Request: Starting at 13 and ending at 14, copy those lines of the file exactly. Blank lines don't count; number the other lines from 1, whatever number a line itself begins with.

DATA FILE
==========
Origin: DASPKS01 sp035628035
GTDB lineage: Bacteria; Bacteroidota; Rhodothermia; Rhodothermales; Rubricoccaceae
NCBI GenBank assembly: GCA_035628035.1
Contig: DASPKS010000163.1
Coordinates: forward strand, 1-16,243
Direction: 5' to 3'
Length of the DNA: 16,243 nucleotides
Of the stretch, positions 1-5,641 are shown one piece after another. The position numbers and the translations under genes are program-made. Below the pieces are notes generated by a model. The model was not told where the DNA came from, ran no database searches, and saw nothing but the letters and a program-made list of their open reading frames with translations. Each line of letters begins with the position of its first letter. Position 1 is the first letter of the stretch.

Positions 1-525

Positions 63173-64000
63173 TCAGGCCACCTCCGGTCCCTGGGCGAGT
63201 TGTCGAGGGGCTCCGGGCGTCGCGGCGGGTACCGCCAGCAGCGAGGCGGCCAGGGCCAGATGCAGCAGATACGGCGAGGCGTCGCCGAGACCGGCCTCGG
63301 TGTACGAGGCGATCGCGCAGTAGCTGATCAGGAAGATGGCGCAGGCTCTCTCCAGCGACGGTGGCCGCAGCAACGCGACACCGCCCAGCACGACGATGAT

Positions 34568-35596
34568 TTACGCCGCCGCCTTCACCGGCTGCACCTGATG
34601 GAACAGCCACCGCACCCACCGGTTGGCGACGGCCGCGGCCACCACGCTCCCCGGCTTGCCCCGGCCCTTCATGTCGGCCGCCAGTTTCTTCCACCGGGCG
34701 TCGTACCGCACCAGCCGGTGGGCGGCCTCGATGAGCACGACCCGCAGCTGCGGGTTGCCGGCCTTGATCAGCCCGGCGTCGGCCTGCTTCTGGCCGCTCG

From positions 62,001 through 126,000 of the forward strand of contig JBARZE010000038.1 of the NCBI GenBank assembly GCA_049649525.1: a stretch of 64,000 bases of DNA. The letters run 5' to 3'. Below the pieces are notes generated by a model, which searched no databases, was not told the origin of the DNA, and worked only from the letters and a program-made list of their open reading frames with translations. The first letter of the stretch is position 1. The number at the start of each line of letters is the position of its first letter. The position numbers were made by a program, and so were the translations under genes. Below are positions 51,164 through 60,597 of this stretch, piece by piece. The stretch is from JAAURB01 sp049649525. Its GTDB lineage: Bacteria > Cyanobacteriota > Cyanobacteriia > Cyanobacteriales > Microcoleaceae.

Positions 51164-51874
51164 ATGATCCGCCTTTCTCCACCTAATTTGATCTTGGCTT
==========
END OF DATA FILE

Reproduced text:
63301 TGTACGAGGCGATCGCGCAGTAGCTGATCAGGAAGATGGCGCAGGCTCTCTCCAGCGACGGTGGCCGCAGCAACGCGACACCGCCCAGCACGACGATGAT

Positions 34568-35596